Eyewitness Testimony in Autism Spectrum Disorder

ORIGINAL PAPER

Eyewitness Testimony in Autism Spectrum Disorder: A Review

Katie L. Maras • Dermot M. Bowler

Published online: 10 March 2012

� Springer Science+Business Media, LLC 2012

Abstract Autism spectrum disorder (ASD) is estimated

to affect around 1% of the population, and is characterised

by impairments in social interaction, communication, and

behavioural flexibility. A number of risk factors indicate

that individuals with ASD may become victims or wit-

nesses of crimes. In addition to their social and commu-

nication deficits, people with ASD also have very specific

memory problems, which impacts on their abilities to recall

eyewitnessed events. We begin this review with an over-

view of the memory difficulties that are experienced by

individuals with ASD, before discussing the studies that

have specifically examined eyewitness testimony in this

group and the implications for investigative practice.

Finally, we outline related areas that would be particularly

fruitful for future research to explore.

Keywords Autism spectrum disorder � Eyewitness � Memory � Suggestibility � Interviewing � Credibility

Introduction

Eyewitness testimony is central to the criminal justice

system, and often includes that given by individuals with

autism spectrum disorder (ASD). People with ASD com-

prise approximately 1% of the population (e.g. Baird et al.

2006), however, research identifying a number of ‘risk’

factors, such as social naivety, diminished insight into what

others are thinking (leading to exploitation by others) and

repetitive and stereotyped interests, suggests that they may

be over-represented within the criminal justice system as

victims, witnesses or even perpetrators of crime (e.g.

Browning and Caulfield 2011; Hall et al. 2007; Petersilia

2001; Scragg and Shah 1994; Siponmaa et al. 2001;

Woodbury-Smith et al. 2005). In addition to their poten-

tially inflated representation in the criminal justice system,

people with ASD also have rather specific memory diffi-

culties (see Boucher and Bowler 2008). Understanding

their eyewitness capabilities and how best to interview

them is, therefore, essential. This article begins by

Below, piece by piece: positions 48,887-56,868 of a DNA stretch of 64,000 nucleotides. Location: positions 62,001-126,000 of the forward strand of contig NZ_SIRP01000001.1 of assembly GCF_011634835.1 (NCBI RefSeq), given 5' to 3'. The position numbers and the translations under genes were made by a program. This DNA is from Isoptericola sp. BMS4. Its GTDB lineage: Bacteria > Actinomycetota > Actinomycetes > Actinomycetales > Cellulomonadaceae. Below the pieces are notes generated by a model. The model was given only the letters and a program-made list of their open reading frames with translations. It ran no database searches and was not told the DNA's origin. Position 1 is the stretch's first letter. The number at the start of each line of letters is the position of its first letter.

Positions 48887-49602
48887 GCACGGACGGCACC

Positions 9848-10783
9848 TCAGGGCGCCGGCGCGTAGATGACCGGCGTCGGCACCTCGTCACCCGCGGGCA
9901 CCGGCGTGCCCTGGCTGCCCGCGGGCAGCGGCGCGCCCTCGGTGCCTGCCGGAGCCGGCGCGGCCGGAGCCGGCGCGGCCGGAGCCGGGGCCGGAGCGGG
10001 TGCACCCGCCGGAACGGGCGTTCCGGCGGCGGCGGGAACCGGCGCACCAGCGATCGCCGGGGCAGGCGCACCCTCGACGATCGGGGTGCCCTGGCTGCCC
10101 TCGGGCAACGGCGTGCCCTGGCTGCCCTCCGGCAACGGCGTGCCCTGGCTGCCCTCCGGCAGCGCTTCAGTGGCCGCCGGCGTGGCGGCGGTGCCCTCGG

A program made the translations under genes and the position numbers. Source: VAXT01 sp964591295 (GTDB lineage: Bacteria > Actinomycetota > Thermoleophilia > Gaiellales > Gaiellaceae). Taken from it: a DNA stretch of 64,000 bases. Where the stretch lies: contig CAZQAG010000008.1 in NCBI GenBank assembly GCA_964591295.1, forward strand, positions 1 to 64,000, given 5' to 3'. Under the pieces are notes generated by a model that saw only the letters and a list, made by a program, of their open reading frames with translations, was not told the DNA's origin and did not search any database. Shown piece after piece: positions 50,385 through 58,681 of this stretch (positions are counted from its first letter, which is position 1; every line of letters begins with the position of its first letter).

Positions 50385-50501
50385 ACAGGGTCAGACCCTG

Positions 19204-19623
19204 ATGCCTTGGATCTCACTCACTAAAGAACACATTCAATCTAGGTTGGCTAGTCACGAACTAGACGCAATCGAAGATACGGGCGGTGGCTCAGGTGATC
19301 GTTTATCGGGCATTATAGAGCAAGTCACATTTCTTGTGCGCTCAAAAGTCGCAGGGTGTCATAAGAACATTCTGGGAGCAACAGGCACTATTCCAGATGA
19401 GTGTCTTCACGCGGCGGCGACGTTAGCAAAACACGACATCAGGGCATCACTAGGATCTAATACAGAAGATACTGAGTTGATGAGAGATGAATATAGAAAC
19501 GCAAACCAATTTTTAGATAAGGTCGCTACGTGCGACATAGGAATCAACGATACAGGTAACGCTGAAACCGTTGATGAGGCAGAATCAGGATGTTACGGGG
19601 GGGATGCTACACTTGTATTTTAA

reviewing some of the literature on memory in ASD to

consider how the memory difficulties associated with the

disorder might impact on their abilities to recall an eye-

witnessed event, before discussing the research to date that

has examined how such memory impairments actually

translate in eyewitness scenarios (relevant literature sear-

ches were performed using ISI Web of Knowledge and

PsychINFO databases, to December 2011). Finally impli-

cations for policy and future research directions are

discussed.

Memory in ASD

ASD is characterised by impairments in the areas of social

functioning and communication, and by the presence of

stereotypic and repetitive behaviours (American Psychiat-

ric Association 2000). Consistent evidence has also accu-

mulated over the last 50 years showing that individuals

with ASD experience specific difficulties with their mem-

ory, impacting on the ways in which they perceive,

understand, interpret, and reconstruct the world around

them. Some have argued that these difficulties may even

account for some of the diversity of behavioural features

K. L. Maras (&) � D. M. Bowler Autism Research Group, Department of Psychology,

City University London, Social Sciences Building,

Northampton Square, London EC1V 0HB, UK

e-mail: Katie.Maras.1@city.ac.uk

123

J Autism Dev Disord (2014) 44:2682–2697

DOI 10.1007/s10803-012-1502-3

that characterise the disorder (see Boucher and Bowler

2008). Individuals with ASD have a unique memory pro-

file, with peaks and troughs in their abilities. Some memory

processes such as cued recall (e.g. Bennetto et al. 1996),

priming (e.g. Gardiner et al. 2003), recognition (e.g.

Bowler et al. 2008; Minshew and Goldstein 1993;

Minshew and Goldstein 1993) and memory for facts (e.g.

Bowler and Gaigg 2008) are consistently reported to be

intact, whilst others such as source monitoring (e.g. Bowler

et al. 2004) episodic recollection and the recall of per-

sonally experienced events (e.g. Bowler et al. 2007; Russell

and Jarrold 1999) tend be impaired. These memory diffi-

culties provide empirical and practical motivation for

examining how eyewitnessed events are encoded, stored

and retrieved by individuals with ASD. We next briefly

consider some of the memory processes that are known to

be impaired in ASD, and how these may, theoretically,

affect their eyewitness testimony.

Episodic Memory and Personally Experienced Events

Episodic memory involves engaging in mental time travel

in order to re-experience the spatio-temporal context of the

event in question. Episodes in one’s memory are charac-

terised by the co-occurrence of elements of experience (e.g.

having dinner in a particular place with a particular friend

at a particular time), and are defined individually by the